The B-tree info
Each B-tree has some metadata that will never change after creation. Here is the list of the details stored :
- pageSize (4 bytes) : the number of elements we cans store in a Node or a Leaf. It's not related in any way with the PageIO size.
- nameSize (4 bytes) : The BTree name size
- name (nameSize bytes) : the BTree name
- keySerializerSize (4 bytes) : The size of the java FQCN for the key serializer
- keySerializer (keySerializerSize bytes) : The java FQCN for the key serializer
- valueSerializerSize (4 bytes) : The size of the java FQCN for the value serializer
- valueSerializer (valueSerializerSize bytes): The java FQCN for the value serializer
- dupsAllowed (1 byte): tells if the BTree can have duplicated values.
Note that a B-tree info can be stored in one or many IOPages, depending on its size.
The BTree header
There will be one B-tree header per revision.
Each BTree has to maintain many details, such as :
- revision (8 bytes) : the current revision of the BTree. This value is updated after each modification in the BTree.
- nbElems (8 bytes) : the total number of elements we have in the BTree. This is updated after each modification.
- rootPage offset (8 bytes) : the position in the file where the rootPage is stored
- btreeInfo offset (8 bytes) : the position of the B-tree info page in the file
Here is a diagram which represents the B-tree header and the B-tree info data structures on disk :
Note that they can be stored on one or more IOPages, depending on the size.
The below picture shows the contents of the btree headers present in the database file when more than one btree is stored.
Note that each B-tree Header has one root page, even if it contains no data. In this picture, the root page is shown just after the BTree it is associated with, but after a few updates, the root page may be stored elsewhere on the disk.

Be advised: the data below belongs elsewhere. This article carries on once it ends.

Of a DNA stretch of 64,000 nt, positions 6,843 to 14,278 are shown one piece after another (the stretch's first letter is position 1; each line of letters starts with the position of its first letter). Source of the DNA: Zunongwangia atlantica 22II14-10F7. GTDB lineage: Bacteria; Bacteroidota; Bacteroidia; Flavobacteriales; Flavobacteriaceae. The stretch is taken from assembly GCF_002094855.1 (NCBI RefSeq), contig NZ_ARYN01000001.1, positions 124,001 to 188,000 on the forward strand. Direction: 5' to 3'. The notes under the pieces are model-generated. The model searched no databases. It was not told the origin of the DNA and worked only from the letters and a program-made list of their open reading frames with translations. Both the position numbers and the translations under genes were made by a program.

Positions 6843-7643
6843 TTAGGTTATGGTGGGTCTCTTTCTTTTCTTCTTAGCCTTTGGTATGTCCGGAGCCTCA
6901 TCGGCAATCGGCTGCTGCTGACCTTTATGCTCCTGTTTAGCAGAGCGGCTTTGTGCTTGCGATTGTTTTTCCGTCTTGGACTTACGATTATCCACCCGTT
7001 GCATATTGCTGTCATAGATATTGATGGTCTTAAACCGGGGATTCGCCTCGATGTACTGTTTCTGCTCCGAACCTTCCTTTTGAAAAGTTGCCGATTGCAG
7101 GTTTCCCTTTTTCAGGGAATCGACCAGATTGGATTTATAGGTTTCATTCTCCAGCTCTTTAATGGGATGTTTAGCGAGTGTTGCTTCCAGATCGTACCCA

The Nodes and Leaves
Nodes and Leaves are logical BTree pages which are stored in one or more PageIOs. They have slightly different data structures, as Nodes contain pointers to Leaves, and no data, while Leaves contain data, but both contain the keys. The number of keys present in a Node is higher than that of a Leaf by one.
On disk, a Node will have pointers to some other logical pages, those pointers will be offset of the first PageIO used to store the logical page it points to.
The below picture shows a Node and Leaf after serialized to disk :
Note that this is necessary to store the size of the serialized data in order to know how many PageIOs will be needed to store the logical page.
The rootPage can be either a Node or a Leaf.
We can get better performance by serializing the data differently. Instead of storing keys and values as byte arrays prefixed by their length, we could store an array of keys and values' offsets before the associated byte. Here is the resulting data structure, once serialized :
(The Node is not described, as it's basically the same data structure, but with one extra value).
It does not need more space to serialize the data this way, as the offsets are ints, and in the previous version, those ints are used to store the length of the keys and values anyway.
The gain is that we can have access to a given key and value without having to read all the previous keys and values. Also we can now read a leaf or a node without having to deserialize all the keys and values they contain.